Objective: Determine if procalcitonin at the time of initial rapid response team activation identifies patients who are likely to need subsequent intensive care unit transfer. Design: Prospective observational cohort study. Setting: Urban, tertiary care hospital with rapid response team activation through an electronic modified early warning score. Patients: One hundred nineteen oncology and 100 consecutive non-oncology patients after initial rapid response team visit precipitated by an elevated electronic modified early warning score were recruited. Rapid response team activations by request of nursing or for other reasons were not studied. Five oncology patients seen by a rapid response team for complications of interleukin-2 therapeutic infusions were subsequently excluded. Interventions: Residual serum from the next ordered clinical test (within 12 hrs) was retrieved, frozen, and stored for procalcitonin determination. A second sample 12-24 hrs after the initial specimen was also retrieved if available and if the patient had not yet been transferred to the intensive care unit. Measurements and Main Results: Seventy-three patients (33%) were transferred to the intensive care unit. Rapid response team activations that did not result in intensive care unit transfer had significantly lower procalcitonin levels (median 0.28 ng/mL [interquartile range 0.09-1.24]) than those that resulted in intensive care unit transfer (median 0.51 ng/mL [interquartile range 0.11-1.97], p = .0001) but the area under the receiver operating curve was only 0.656. The change in procalcitonin level in patients with intensive care unit transfers was very heterogeneous but was significantly increased compared to the change in patients not transferred to the intensive care unit. Procalcitonin levels for intensive care unit transfers for probable or definite infection were 2.28 ng/mL [interquartile range 0.68-8.05], and were significantly greater than rapid response team visits that did not result in transfer (p = .0001). The difference between infectious and noninfectious intensive care unit transfers (0.95 ng/mL [interquartile range 0.26-1.89]) was also significant (p = .03). The procalcitonin levels of patients with noninfectious intensive care unit transfers were also different than the levels of patients who never transferred (p = .04). Conclusions: Preliminary results suggest procalcitonin levels in patients at the time of initial visit by a rapid response team correlate with the need for subsequent intensive care unit transfer, particularly for infectious reasons.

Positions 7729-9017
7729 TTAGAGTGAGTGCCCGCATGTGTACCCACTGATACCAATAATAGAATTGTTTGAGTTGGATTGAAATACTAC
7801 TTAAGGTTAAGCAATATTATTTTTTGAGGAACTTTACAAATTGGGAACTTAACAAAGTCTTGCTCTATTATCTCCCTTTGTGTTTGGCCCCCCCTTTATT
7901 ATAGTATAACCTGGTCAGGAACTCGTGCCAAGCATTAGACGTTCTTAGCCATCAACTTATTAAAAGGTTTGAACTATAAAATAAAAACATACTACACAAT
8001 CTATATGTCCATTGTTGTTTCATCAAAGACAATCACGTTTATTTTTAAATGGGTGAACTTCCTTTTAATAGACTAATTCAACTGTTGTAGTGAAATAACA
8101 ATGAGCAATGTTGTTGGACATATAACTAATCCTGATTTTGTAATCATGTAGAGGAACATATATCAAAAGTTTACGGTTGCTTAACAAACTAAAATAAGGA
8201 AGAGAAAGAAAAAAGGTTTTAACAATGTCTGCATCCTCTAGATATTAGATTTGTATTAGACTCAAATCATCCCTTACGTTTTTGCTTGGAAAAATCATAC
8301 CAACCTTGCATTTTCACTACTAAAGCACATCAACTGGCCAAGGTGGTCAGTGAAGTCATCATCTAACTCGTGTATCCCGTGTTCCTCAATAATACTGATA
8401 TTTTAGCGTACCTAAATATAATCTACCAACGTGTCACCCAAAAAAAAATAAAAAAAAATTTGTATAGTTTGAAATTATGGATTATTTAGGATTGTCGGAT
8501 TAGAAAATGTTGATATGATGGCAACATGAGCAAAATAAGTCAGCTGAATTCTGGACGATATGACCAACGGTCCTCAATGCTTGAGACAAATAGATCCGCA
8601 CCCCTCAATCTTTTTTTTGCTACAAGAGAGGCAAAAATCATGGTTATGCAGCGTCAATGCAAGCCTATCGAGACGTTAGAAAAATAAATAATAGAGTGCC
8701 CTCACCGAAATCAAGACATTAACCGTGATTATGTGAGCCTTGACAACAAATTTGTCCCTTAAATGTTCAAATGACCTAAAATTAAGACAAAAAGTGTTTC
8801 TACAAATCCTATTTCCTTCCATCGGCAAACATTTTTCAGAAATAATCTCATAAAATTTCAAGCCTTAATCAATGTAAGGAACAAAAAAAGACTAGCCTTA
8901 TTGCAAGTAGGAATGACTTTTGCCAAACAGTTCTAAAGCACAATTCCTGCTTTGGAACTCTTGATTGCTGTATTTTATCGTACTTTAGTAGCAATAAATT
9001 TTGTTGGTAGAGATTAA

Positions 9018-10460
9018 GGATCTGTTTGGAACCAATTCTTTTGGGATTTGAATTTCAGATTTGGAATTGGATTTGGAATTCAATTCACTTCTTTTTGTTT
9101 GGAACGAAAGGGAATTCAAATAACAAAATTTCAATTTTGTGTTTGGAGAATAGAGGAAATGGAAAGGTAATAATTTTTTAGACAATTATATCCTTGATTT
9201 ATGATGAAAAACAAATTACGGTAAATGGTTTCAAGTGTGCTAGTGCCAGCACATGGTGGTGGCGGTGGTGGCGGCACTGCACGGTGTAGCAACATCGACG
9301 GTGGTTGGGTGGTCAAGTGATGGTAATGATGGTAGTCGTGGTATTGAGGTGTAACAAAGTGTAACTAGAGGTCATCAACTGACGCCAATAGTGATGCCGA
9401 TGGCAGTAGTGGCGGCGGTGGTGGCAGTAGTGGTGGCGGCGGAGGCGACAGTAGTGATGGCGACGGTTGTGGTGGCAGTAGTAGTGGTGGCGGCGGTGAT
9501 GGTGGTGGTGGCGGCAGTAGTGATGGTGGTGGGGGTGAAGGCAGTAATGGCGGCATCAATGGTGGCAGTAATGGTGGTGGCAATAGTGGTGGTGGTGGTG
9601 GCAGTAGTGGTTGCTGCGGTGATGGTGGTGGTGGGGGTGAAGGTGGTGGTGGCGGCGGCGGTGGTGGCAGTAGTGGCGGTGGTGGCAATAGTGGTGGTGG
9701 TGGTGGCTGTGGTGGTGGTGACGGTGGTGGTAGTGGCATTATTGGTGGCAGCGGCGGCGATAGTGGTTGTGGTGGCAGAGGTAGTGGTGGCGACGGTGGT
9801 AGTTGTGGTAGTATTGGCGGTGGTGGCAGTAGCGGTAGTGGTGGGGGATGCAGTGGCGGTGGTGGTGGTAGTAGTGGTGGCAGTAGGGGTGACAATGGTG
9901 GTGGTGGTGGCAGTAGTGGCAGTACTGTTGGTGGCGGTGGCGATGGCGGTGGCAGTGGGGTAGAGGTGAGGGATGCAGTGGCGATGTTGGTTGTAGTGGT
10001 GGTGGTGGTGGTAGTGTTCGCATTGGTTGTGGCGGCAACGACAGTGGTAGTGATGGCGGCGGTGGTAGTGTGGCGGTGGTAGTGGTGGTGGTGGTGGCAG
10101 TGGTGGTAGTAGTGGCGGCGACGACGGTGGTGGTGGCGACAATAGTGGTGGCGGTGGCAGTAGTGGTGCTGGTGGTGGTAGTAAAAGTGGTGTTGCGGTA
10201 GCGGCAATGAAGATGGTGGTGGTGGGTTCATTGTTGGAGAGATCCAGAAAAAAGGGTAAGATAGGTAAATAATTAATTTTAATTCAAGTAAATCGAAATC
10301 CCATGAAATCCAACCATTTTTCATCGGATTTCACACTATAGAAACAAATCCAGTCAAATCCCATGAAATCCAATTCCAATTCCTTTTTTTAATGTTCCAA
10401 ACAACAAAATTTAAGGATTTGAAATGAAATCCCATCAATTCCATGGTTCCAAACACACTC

- rapid response team
- systemic inflammatory response syndrome
ASJC Scopus subject areas
- Critical Care and Intensive Care Medicine